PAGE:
On September 25, 1812, John Quincy Adams, the American Ambassador in St Petersburg writes the following entry in his diary:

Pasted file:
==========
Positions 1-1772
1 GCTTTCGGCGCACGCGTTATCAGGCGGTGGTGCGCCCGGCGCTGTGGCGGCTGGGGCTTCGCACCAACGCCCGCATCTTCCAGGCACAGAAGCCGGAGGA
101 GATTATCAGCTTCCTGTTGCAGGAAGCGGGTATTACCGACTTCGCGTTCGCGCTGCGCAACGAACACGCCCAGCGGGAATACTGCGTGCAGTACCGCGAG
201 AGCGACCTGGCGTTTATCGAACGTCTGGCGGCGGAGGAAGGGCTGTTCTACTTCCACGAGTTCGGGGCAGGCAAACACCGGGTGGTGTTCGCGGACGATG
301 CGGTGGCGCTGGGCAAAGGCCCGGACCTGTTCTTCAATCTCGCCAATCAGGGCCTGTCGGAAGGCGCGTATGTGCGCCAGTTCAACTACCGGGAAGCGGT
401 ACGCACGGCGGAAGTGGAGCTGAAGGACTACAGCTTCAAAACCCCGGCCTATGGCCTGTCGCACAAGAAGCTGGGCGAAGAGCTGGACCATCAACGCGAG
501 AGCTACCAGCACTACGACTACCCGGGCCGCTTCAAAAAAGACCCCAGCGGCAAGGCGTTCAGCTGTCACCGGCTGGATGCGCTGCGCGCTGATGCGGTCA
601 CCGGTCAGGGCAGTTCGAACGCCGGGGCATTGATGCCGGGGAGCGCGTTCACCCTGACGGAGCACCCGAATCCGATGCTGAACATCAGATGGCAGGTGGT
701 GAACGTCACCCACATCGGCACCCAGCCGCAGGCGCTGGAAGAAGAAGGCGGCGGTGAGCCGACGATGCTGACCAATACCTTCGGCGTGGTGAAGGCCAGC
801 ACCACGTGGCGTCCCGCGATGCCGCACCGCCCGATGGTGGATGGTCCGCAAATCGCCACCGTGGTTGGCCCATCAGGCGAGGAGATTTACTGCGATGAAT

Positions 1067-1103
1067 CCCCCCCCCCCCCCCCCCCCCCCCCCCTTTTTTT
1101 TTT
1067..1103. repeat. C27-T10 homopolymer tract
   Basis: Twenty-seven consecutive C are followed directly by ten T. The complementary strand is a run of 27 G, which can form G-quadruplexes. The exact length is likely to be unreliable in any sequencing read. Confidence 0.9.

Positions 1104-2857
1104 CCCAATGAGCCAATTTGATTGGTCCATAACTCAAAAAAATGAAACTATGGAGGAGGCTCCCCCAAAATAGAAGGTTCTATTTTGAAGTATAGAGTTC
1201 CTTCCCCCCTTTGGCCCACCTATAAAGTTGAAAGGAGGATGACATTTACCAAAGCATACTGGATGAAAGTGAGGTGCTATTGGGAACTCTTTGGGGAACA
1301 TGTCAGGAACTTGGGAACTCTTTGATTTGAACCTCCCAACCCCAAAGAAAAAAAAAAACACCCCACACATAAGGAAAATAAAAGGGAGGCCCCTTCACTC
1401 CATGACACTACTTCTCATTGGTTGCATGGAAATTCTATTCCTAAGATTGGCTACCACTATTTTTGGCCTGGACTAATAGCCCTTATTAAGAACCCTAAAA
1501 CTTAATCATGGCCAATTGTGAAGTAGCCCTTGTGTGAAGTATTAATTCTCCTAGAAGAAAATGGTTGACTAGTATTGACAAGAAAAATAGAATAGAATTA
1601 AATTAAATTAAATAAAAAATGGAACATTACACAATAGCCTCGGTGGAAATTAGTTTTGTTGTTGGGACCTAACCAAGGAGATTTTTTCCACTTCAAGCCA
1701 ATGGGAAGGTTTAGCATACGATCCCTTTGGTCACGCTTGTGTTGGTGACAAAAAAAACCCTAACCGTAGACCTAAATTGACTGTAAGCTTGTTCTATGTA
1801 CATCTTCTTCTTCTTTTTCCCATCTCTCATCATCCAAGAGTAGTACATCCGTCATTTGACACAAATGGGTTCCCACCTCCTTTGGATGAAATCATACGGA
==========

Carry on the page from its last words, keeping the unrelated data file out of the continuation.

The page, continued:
25th. At nine o'clock this morning I went with Mr. Smith to Field-Marshal General Count Soltykofts house, and attended the funeral of his wife, Countess Natalie. The ceremonies were the same as I have seen them several times before. About ten the procession moved from the house, and was an hour and three-quarters in reaching the Monastery of St Alexander Newsky. The service, including a short sermon, was an hour and a half long, and it was about two in the afternoon when we got home. The procession was large, and the attendance numerous. The principal change that I perceived was in the Diplomatic Corps. Lord Cathcart, with a suite of seven gentlemen, attached to the British Embassy, Mr. Zea, as Spanish Minister, the young Duke of Serra Capriola, as attached to the Legation of the Two Sicilies, and Mr. Hochschild, as Charge d'Affaires from Sweden, were there. Count Maistre, Baron Blome, and myself formed the only remnants of the former diplomacy. The courtiers were as assiduous to the British Ambassador as eighteen months ago they had been to the Duke of Vicence. Mr. Fisher called upon me after I came home, much alarmed and anxious about his present situation here. The English are all preparing to leave the country; their fears are greater than I believe there is occasion for. My landlord, Strogofshikofl, also came to me much alarmed and mortified at the present condition of his country — hinting, but afraid expressly to say, that Moscow is in the hands of the French, and still reposing confidence in the cunning of General Koutouzof. Nothing official has yet been published by the Government concerning the occupation of Moscow and the rumors are innumerable. Several persons, it is said, have been made to sweep the streets for having said that Moscow was taken; so that the people are afraid of talking.